Armed with binders providing background information and bracing for the daily reports that are sure to come from their own personal student advisory boards, newcomers Mimi Carter and Helen Morris were sworn in Monday as members of the Alexandria School Board.
Carter and Morris join seven existing Board members for the three-year term that officially began Wednesday, coinciding with the start of the new fiscal year.
Following Mondays installation ceremony appointing them civil servants, both Carter and Morris expressed excitement at their new reality and noted the binders of information packets of about 100 pages every other week, Carter said they received prior to taking office.
Carter, who said she has spent several hours talking with Superintendent Morton Sherman, was upbeat about her new role in the community, going from a community voice to a community leader.
Morris was quick to note that she doesnt expect it to be easy, but is still eager to learn more of the whole picture that comes with the new position.
That excitement does not appear to have waned for either newcomer since the May 5 election, despite the school system that Carter and Morris campaigned to govern undergoing significant changes, in some ways bearing little resemblance to its former self.
With the recent move to create five smaller middle schools for the upcoming school year from within the citys two former 1,000-or-so student intermediate campuses, and transitioning the Jefferson-Houston school to a kindergarten through eighth grade school, some in the community may have perceived haste. But Carter and Morris generally agree with the outgoing boards decision.
I didnt know any of that was coming when I was campaigning, but I think its a move in the right direction, Morris said. There are people with great brains behind what were doing, so we have to count on them to do the right things and for the School Board to ask the right questions.
Carter said, The School Board and the superintendent did a wonderful thing by Alexandria to create a system of five smaller middle schools, discussing the improved relationships and interaction that the small schools are supposed to provide.
I think its a huge boon in terms of creating connections between principals, teachers and students, she added.
Charles Wilson, the longest tenured of the nine members, beginning his third term, sees the limited turnover only two new faces from the most recent election as a potential positive.
Its always good to have fresh eyes, new blood, Wilson said. It livens it up.
However, looking to the recent past and the results of the 2006 School Board race, Wilson noted a possible snag in the existing election process.[The 2006 election] was not good because we had eight new members. Thats more of a challenge than one or two because theres a learning curve involved, he said of his second term when he was the only returning member.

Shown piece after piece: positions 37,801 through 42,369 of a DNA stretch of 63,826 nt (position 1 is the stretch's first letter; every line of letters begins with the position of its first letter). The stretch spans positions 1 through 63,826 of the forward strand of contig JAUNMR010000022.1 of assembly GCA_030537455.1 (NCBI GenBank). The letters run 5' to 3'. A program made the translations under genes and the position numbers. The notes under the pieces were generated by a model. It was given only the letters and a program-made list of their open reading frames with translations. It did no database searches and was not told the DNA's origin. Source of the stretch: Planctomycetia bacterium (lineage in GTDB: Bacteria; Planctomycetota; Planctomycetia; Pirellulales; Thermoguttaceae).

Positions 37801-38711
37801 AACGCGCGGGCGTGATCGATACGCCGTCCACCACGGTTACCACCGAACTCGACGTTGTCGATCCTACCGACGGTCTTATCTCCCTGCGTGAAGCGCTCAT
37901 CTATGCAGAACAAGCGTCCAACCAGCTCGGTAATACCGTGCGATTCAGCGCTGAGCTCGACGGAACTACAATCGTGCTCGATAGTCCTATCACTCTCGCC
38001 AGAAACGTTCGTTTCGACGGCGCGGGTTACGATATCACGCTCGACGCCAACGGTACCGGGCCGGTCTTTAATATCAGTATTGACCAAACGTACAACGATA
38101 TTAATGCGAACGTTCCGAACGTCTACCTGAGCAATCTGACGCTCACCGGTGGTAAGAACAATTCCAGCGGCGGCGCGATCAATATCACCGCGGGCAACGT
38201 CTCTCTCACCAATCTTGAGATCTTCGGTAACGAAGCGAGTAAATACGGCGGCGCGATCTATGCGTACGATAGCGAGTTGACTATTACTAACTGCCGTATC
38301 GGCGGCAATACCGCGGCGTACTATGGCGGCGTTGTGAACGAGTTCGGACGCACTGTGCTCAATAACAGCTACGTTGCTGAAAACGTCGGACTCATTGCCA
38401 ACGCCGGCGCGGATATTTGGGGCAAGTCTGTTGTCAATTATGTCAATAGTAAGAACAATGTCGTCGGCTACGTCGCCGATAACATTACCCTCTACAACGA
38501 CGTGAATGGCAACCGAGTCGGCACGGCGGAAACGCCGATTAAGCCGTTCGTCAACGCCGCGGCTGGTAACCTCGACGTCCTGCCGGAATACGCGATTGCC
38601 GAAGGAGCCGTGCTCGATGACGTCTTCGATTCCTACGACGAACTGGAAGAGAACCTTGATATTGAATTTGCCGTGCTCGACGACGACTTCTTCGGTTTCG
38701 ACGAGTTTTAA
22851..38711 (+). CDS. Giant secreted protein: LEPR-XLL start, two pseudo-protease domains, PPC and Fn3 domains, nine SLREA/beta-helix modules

Wilson said he would like to see School Board terms staggered, with a limited number of seats open at a time rather than all nine seats, citing the potential for nine totally new members coming out of an election under the current system.
What happens if we have nine? No one would have any idea [of what to do], he said.
And although anyone can attend and follow the School Boards work at its bi-monthly meetings, Wilson was quick to point out the complexities that come with the post, as well as the often-copious work behind-the-scenes.
Its already taken up quite a bit of my time, but I think thats because Im excited to do it and I want to know, Morris said, adding that shes already met with many of the current and outgoing Board members. Ive been trying to get as much information ahead of time so I can hit the ground running.
Carter said, I dont really know the volume [of work] as yet, in terms of reports and other assignments, but that all starts Wednesday, the new groups first full session of the upcoming school year.
In Wednesdays organizational meeting the new board unanimously chose to retain the same leadership from the past school year, naming Yvonne Folkerts chairman and Sheryl Gorsuch vice chair.
With Mayor Bill Euille, former School Board members, current City Council members and Del. David Englin (D-45) in attendance Monday for the ceremony held at the Minnie Howard campus of T.C. Williams, each school official took time thanking campaign supporters, sharing their own musings on the experience.
In his own remarks, Board member Marc Williams elected to his second term in District B after serving for the past year referred to the importance of his own childrens input in his role, calling them his student advisory board.
That very phenomena is one that nearly every member will be facing this fall.
With her daughter entering kindergarten at Jefferson-Houston this September, Morris is expecting daily reports in the fall from her own one-member student advisory board, yet another fact of life that comes with the territory.